Unexpected thing number one about Christmas this year was not hearing Fairytale of New York by The Pogues. Not even half of it. Most odd.
Unexpected thing number two; my man and I, being allergic to the British festive combination of gloomy skies and garish tat, usually run away to the sun. This year, we decided to go snowboarding instead.
We landed in Munich beneath a freezing peachy dawn. Great clods of ice lay strewn along the sides of the runway amidst a smattering of snow. All the Brits on our flight from Gatwick, there mainly for the Munich Christmas markets, shivered deeper into their coats. The Russians fresh in from Moscow sharing our luggage carousel shrugged off their layers as though they’d hit the tropics. I couldn’t wait to see real, proper, deep snow up in the Bavarian Alps, where we were now heading by train.
U T no.3: Schliersee. No ski crowds. Was this really a ski resort? The pretty village street, lined with ornately painted and shuttered chalets – many with their own Catholic shrine in the front garden – was deserted. A few crisp, silent moments later we realised there were also no taxis. So we found our hotel, The AlpenClub, on foot, our suitcase wheels complaining over every icy cobblestone.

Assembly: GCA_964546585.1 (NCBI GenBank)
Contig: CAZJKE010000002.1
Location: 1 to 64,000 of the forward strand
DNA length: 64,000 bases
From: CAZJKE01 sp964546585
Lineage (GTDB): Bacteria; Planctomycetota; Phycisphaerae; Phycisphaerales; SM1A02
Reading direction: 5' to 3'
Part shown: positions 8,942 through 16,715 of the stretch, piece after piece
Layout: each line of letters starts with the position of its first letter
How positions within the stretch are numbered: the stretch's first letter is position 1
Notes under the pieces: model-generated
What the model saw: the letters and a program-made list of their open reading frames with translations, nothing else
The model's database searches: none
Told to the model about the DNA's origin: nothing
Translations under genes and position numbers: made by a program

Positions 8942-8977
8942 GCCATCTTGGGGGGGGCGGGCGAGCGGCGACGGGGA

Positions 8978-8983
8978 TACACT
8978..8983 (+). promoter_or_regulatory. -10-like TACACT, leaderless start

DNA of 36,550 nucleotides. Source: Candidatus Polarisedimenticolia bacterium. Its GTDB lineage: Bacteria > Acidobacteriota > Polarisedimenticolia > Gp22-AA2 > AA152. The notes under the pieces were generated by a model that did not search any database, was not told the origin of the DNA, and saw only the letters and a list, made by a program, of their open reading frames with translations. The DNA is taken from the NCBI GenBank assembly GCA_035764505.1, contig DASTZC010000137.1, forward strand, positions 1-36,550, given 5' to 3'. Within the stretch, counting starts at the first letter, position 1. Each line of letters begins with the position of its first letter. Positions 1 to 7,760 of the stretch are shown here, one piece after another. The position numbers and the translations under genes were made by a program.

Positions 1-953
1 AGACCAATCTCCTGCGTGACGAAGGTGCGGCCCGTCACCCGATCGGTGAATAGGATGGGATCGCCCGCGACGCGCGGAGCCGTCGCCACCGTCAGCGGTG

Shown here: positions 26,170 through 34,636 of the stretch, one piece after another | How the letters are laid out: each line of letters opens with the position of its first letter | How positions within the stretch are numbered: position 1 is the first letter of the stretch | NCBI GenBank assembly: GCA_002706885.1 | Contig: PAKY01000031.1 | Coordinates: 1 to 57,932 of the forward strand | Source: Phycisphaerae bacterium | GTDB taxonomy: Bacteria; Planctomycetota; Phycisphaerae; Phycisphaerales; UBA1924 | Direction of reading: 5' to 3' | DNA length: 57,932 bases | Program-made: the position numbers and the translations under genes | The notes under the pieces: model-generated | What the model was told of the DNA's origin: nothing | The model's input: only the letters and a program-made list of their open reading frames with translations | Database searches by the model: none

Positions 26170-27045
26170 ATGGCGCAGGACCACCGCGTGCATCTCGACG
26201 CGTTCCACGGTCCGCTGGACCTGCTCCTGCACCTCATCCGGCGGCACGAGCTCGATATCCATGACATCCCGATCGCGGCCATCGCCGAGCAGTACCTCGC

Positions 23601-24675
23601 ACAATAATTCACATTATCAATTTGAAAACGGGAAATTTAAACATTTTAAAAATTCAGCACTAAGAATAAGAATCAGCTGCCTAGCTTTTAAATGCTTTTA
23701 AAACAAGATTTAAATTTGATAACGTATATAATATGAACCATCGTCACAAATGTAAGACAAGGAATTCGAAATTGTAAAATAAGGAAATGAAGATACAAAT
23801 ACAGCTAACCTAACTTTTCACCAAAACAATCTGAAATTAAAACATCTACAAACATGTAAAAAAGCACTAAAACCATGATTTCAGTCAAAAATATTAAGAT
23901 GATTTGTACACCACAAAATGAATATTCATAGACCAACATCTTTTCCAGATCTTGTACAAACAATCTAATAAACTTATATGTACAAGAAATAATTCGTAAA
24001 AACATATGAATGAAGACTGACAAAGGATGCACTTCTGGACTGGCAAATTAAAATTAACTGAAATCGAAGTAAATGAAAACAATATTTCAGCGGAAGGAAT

After checking in, we walked down to the glassy lake and along the single main street. There was snow, yes, but not as much as I’d expected. A local man sat on his balcony in a T-shirt. I slid my beanie off, feeling like the ultimate tourist. We passed a supermarket, souvenir and antique shops and a couple of snow-gear outlets. There were no rowdy bars a la the French Alpine resorts, no chalet girls heading off for an afternoon on the slopes. Everything seemed geared for an older, more sedate crowd but we didn’t see them either.
I noticed that what Schliersee lacks in people, it more than makes up for in churches and independent distilleries. Nestled between the pastel steeples was Slyrs, makers of single malt, Lantenhammer, producers of excellent schnapps and Weihenstephan, the oldest brewery in the world. Perhaps, I wondered, everyone was either praying for snow or at home with a hangover?
Hungry, we discovered a café open beyond the strict noon-2pm lunchtimes. The lack of English speaking waiters pointed towards very few foreigners coming here. In fact, they barely spoke German either – the Bavarian dialect had me blinking blankly in total confusion. Following a bizarre mix of smiles, nods, menu stabbings and charades we were eventually presented with two enormous beers and two ‘snack-sized’ lasagnes, each of which could have fed four.
Nicely lined, we headed back to the hotel bar. A taxidermist’s drunken experiment stared down at me from the wall: a squirrel with an owl’s wings, rabbits ears, ducks feet, antlers, long teeth and a lolling tongue smoking a pipe. “It’s the Wolpertinger,” informed Udo, the barman, in his melodic accent, pointing to the name of the bar, as though I should know what he was on about.